Via Satellite

Global Satellite Operators Court New Opportunities

The Tuesday morning session “Global Satellite Operators: The Future is Now” opened with a futuristic video starring a team of space scientists using 3D computers to — presumably— plan launches and monitor satellites orbiting the Earth.

But whether (and when) this type of utopic vision laid out by operators, satellite providers, and a community of innovators will match up with end user expectations and budgets remains uncertain. Many factors, from C-Band spectrum allocation to the sophistication of launch technologies, will play a role in its materialization.

Leaders from satellite operators Eutelsat, SES, Viasat, Telesat, Intelsat, and SES engaged in an important dialogue around these uncertainties throughout the 90-minute session, which drew hundreds of SATELLITE 2019 participants. In turn, they also emphasized the importance of focusing on leveraging satellite technologies to address real world challenges, including the lack of basic internet connectivity in many parts of the world.

The session also featured three moderators from three businesses that are interested in expanding their relationship with satellite operators: Southwest Airlines Associate Manager of Product Development Tara Bamburg, Sprint Director of Internet of Things (Iot) Strategy and Partner Management Akther Javid, and Sigfox Vice President (VP) of Europe Emma Park.

SES President and CEO Steve Collar stressed the importance of focusing on the next stage of innovation. “It’s really made a difference in the service we provide, and the quality and economics,” said Collar. “We’re in a robust time in our industry … and we’re looking for the next generation of satellites that can deliver the right performance to our customer, while continuing to deliver on the economics.”

Eutelsat CEO Rodolphe Belmer noted that video represents 60 percent of the company’s revenues — which is a positive thing, considering some of the market challenges of video has endured. “It is a very profitable business,” he said. “We expect it to continue over the next few years ... our video business is very resilient ... and we are achieving results in Direct-to-Home (DTH).”

When asked by Southwest’s Bamburg how organizations are approaching market opportunities for In-Flight Connectivity (IFC) in a competitive landscape characterized by rising consumer expectations, Viasat Chairman and CEO Mark Dankberg admitted that striking a balance between cost and technology is tricky.“It’s easy to make IFC on one airplane, because the real problems don’t come until you have hundreds of planes,” said Dankberg, noting that servicing markets such as flights to and from Las Vegas during the Consumer Electronics Show (CES) present an enormous challenge for airlines hoping to meet customer expectations. “How do you do this in a way that the customer is engaged, so they see the investment you make in airline connectivity?”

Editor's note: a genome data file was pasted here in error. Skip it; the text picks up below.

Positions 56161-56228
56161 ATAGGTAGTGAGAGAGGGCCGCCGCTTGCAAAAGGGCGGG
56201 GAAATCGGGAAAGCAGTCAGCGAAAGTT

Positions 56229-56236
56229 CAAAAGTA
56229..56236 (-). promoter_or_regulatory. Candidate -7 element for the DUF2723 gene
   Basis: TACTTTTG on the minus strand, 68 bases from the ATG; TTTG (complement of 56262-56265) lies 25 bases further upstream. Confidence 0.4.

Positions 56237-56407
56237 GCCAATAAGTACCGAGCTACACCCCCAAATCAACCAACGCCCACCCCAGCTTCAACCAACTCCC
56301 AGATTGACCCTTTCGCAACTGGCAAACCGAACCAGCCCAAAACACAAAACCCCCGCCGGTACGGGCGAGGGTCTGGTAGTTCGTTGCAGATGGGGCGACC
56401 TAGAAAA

While satellite operators seemed enthusiastic about the technological advancements of in-flight service, maritime and other markets, Sprint’s Javid expressed concern over the business case for satellite for 5G rollouts. “What we’ve seen at a citywide level or countywide level is the need for 5G is growing,” said Javid. “So my question to the panel is: How should carriers think about working with you when thinking about rollout plans?’ How can we work together?”

Collar suggested that the satellite industry is uniquely positioned to rapidly deploy 5G into places that are, economically, very far away.

Additionally, Spengler said that satellite is ideal for ensuring blanket coverage where cell networks can’t penetrate. “We play a key role in mobile networks in the underdeveloped world, and the developed world as well,” he said. “We [support] key advancements in space and in the ground. What’s changed is business cases that mobile operators couldn’t close before, they can close now.”

Belmer said that a lot of future partnerships — and the rollout of services such as mobile internet — are contingent on what happens with C-band spectrum. Throughout the conference satellite operators have expressed deep concerns over frequency allocations. “The dispute on the frequencies is a very strong concern for our industry,” said Belmer. “If we are to provide internet … we need to be able to operate on these frequencies. If we can’t continue to operate the C-band frequency when we need to … there will be no bridging of the digital divide.”

A discussion around the perception of satellite operators among end users elicited interesting feedback from all speakers. Speakers suggested that the satellite industry’s reputation as a purveyor of expensive goods and services has been a barrier to opportunity. “There is a perception that our services are niche and expensive,” said Telesat CEO Daniel S. Goldberg. “You can shatter that perception by making it look like a layer 2 Ethernet service.”

At Sprint, “we think of satellite in terms of backhaul,” said Javid. While there have been a couple of instances where the wireless telco wanted to explore satellite partnerships, the business case just didn’t stack up. However, Javid said she is excited by some of the innovations she’s seeing in the industry.

Meanwhile, at Sigfox, Park stressed the need for “low power, low throughput, low cost” IoT solutions for her organization. “We see a lot of objects connecting to our network today, and are doing point-to-point tracking,” she said. “So, we believe there’s an opportunity for a strong partnership.” VS